Retired CSU professor talks on why he endorsed Bernie Sander’s plan to reform Wall Street

Tatiana Parafiniuk-Talesnick

In mid-January, 170 of the nation’s top economists released a letter that supported presidential candidate Bernie Sander’s plan to reform Wall Street.

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The letter endorses the candidate’s plan to break up big banks and enact a 21st century Glass-Steagal Act that separates investment from commercial banking.

Three of the financial experts that signed named Colorado State University as their affiliate institution — Ronnie Phillips, Steven Pressman and James Ronald Stanfield.

Pressman was a guest lecturer last semester, and Phillips and Stanfield are both emeritus faculty.

In an interview with the Collegian, Phillips shared the points that compelled him to sign the letter. Phillips retired back in 2010 and had taught as a professor at CSU for 27 years.

“One of the things I think is a little confusing is you know any politician is going to use words that people are going to quickly understand and identify with,” Phillips said. “When you talk about ‘breaking up the banks,’ that doesn’t mean taking a big bank and making it smaller. That’s not what were talking about.”

Rather, the conversation is about splitting the banks’ activities. For Phillips, the problem with big banking is the simultaneous local loaning and taking FDIC insured deposits, play in foreign exchange markets, loaning to governments and investing.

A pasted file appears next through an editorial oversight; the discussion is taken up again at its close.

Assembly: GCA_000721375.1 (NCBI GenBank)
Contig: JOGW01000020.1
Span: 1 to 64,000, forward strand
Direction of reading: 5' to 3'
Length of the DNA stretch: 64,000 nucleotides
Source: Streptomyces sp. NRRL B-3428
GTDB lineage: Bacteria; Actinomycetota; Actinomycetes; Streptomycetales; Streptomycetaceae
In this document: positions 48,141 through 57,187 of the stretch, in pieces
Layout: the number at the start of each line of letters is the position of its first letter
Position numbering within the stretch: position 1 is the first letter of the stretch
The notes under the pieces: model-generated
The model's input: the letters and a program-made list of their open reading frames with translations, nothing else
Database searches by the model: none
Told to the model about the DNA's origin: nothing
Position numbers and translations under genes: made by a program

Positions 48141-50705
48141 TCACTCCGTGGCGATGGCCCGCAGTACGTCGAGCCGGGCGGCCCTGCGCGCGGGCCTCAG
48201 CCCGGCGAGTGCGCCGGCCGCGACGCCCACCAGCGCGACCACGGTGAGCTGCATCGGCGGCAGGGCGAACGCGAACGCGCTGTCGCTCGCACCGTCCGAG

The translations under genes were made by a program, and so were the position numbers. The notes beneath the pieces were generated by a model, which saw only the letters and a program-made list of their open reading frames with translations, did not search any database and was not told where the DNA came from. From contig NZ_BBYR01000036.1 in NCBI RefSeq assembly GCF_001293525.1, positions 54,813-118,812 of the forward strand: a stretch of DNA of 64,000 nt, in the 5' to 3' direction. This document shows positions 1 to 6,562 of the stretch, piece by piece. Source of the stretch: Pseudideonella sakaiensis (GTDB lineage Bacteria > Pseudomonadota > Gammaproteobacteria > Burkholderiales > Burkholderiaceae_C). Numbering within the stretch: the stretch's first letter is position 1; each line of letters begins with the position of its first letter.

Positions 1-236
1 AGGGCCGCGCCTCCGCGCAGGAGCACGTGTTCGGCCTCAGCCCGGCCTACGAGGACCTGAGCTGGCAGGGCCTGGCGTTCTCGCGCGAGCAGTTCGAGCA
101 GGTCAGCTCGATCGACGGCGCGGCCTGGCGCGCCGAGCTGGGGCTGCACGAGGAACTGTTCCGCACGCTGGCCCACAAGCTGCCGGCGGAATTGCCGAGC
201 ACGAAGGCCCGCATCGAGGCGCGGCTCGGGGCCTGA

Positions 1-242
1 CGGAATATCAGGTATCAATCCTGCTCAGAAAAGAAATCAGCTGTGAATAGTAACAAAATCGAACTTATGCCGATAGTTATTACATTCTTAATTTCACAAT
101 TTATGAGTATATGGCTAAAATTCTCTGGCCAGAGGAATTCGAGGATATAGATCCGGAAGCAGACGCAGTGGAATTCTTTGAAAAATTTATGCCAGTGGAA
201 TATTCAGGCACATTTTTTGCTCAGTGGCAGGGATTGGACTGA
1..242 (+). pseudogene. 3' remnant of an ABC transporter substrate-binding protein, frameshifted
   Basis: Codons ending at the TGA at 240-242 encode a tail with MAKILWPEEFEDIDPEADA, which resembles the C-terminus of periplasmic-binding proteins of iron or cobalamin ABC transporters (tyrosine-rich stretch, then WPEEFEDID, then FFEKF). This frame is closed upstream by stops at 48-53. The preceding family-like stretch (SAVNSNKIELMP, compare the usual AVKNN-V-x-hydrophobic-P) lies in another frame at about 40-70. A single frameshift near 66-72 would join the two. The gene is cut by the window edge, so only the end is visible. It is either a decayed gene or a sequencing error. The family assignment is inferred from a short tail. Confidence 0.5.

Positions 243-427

Bernie Sanders speaks at Denver Rally Photo by Abbie Parr
Bernie Sanders speaks at Denver Rally. (Photo credit: Abbie Parr.)

“What they want to do is go out and gamble,” Phillips said. “And if they win they get to keep the money, and if the lose, then that’s when they come for the taxpayer bailout.”

Economists are not in unanimous agreement of who the ideal next president is. According to an article published Feb. 15 by The New York Times, even some left-leaning economists question how financially sound Sanders’ plans are. The article focuses on the realities of Sander’s single-payer healthcare.

In last week’s debate, Clinton accused Sander’s plans of “not adding up” and claimed her campaign was making promises they could actually keep.

For Phillips, the issue of regulating Wall Street is non-partisan.


“It’s pretty clear that if we don’t do anything, they (Wall Street) will be bailed out again,” Phillips said.

Phillips clarified that the understanding of the necessity of Wall Street reform is not limited to the Vermont senator. According to Phillips, Sanders is not the first and only to propose these kinds of reforms. He said that presidential candidate Hillary Clinton would probably support a version of the reforms.

“I think there’s some Republicans that support the basic idea too,” Phillips said. “The idea that banks need to put these risky activities into companies or subsidiaries that are not subject to being bailed out by the taxpayer. It’s a big problem.”

Collegian Reporter Tatiana Talesnick-Parafiniuk can be reached online at or on Twitter @tatianasophiapt.